Under The Sea – Slings and Polearms

Charles Duffie with a polespeared hogfish. Photo by James Ferrara.

There’s a fun retro-movement taking place in spearfishing—a trend toward primitive hunting gear. Slings and polespears are used in places that do not allow trigger mechanisms, such as Bermuda or the Bahamas, but they are growing in popularity outside these regions, too.

This could be attributed to the new Sling/Polespear category for world records, run by the International Underwater Spearfishing Association (IUSA). However, I suspect the real reason is that many hunters appreciate the challenge and simplicity, not unlike land-hunters opting for bow-and-arrow over rifles. It’s a beautiful art form that evokes images of Indians using extreme stealth and having great respect for their prey.

Slings and polespears are great tools for someone who is either learning how to spearfish or interested in improving their hunting skills. Compared to modern spearguns, they force a diver to become calmer and stealthier because of their shorter range. One must slow down and study the behavior of fish in order to get closer to them. While both slings and polespears are powered using rubber bands without trigger mechanisms, these two styles differ.

Slings, sometimes called “Hawaiian slings,” are similar to a slingshot where the band is pulled back to launch the spear. Traditionally, the shooter was a tubular-shaped piece of wood with a hole drilled down the center so the shaft could slide through when being launched forward by the band. Recent innovations from companies have challenged this traditional design by changing the hand position. The Headhunter Guerilla Sling has a comfortable grip, which transfers the weight load from the wrist and distributes the force throughout the forearm. Sea Archer slings look like an underwater bow and arrow. The user holds the body of the sling just as they would with a bow and arrow. There’s nothing more beautiful than watching a skilled underwater hunter using a sling and hitting the mark with a free-flying shaft!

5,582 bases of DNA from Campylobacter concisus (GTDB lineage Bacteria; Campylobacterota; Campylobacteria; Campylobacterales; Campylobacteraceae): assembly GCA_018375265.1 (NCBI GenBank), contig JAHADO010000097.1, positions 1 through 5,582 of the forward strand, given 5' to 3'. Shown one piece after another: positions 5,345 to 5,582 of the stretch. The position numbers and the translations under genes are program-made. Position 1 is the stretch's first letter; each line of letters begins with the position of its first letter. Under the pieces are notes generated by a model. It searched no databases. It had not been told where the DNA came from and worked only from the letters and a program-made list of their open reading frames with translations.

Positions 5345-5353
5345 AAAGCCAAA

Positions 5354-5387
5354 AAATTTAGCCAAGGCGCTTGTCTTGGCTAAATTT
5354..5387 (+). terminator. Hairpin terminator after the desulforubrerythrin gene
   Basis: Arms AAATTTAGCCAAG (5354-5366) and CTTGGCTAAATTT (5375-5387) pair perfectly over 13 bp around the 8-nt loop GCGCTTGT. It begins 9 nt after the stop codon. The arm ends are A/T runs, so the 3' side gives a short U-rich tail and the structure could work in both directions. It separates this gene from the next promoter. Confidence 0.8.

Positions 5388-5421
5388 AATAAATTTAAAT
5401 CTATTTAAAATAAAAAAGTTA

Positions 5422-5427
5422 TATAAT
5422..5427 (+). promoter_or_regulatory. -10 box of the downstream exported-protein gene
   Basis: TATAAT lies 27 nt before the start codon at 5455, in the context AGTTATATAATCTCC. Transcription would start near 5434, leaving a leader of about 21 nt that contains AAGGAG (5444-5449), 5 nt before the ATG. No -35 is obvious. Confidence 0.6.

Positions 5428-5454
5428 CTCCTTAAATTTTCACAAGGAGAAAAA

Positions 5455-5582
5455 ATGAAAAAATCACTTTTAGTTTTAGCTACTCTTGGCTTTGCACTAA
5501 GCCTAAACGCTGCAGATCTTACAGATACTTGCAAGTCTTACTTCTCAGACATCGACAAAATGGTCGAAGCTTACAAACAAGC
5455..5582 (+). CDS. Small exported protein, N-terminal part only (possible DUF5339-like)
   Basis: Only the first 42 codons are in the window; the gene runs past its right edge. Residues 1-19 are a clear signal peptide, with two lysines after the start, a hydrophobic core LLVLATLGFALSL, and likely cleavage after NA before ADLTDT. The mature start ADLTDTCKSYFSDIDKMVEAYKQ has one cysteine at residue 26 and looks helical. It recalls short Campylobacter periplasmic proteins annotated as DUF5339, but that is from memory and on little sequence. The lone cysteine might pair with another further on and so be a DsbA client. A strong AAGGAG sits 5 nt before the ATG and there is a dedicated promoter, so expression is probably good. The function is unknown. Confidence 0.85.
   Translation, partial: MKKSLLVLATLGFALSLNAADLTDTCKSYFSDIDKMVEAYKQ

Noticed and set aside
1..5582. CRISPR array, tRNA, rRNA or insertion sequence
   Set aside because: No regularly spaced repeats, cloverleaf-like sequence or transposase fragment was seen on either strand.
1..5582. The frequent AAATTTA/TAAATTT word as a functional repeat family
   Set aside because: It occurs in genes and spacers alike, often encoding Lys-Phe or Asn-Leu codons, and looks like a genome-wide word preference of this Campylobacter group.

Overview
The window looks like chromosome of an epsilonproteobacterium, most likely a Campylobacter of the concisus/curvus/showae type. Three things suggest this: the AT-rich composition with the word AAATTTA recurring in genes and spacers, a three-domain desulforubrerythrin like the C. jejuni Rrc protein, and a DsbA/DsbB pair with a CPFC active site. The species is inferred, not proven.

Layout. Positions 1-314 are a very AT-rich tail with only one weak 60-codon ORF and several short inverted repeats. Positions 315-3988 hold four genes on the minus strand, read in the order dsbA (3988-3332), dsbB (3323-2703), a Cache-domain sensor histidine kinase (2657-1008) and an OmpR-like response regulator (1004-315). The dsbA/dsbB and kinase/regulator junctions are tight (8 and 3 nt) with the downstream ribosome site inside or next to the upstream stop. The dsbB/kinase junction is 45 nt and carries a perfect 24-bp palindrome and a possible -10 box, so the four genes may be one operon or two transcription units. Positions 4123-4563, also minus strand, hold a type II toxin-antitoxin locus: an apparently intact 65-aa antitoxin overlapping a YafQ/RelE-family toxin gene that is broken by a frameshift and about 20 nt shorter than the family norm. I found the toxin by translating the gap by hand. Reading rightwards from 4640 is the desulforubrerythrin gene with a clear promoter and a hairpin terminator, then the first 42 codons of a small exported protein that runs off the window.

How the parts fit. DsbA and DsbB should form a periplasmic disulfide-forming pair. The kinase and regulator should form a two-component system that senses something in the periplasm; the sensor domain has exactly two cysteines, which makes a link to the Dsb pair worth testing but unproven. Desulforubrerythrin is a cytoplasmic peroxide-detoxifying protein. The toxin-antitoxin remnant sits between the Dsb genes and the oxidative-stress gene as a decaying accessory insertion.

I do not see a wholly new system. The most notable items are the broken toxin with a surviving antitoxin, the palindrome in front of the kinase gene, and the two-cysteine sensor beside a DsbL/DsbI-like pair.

Polespears are another fun option. They can be made of fiberglass, aluminum or carbon fiber. The tip can have a flopper, three-prong paralyzer tip or a slip-tip. Neritic Diving company makes polespears with interchangeable sections that can be assembled in different length configurations. Users may choose to use a shorter polespear when hunting in dirtier water or in tight spaces. When diving in deep clear water, fish may not be cooperative and a longer polespear may be desired. The ability to quickly construct your weapon of choice is one of the best recent innovations, along with magnetic slip-tips that don’t fall off while diving.

I must admit that I can’t help feeling a smug sense of satisfaction when I land an elusive fish with a simple stick and rubber band. Regardless if you are a novice or professional, primitive hunting offers a fun and entertaining challenge. Why not add another skill to your spearfishing resume and another choice in your toolkit? It will double your fun and make you a better hunter!

Sheri is a world-record holder, host of Speargun Hunter and producer of “The Blue Wild Ocean Adventure Expo” in Ft. Lauderdale, Fla. Follow “Sheri Daye” and “The Blue Wild” on Facebook and Instagram.

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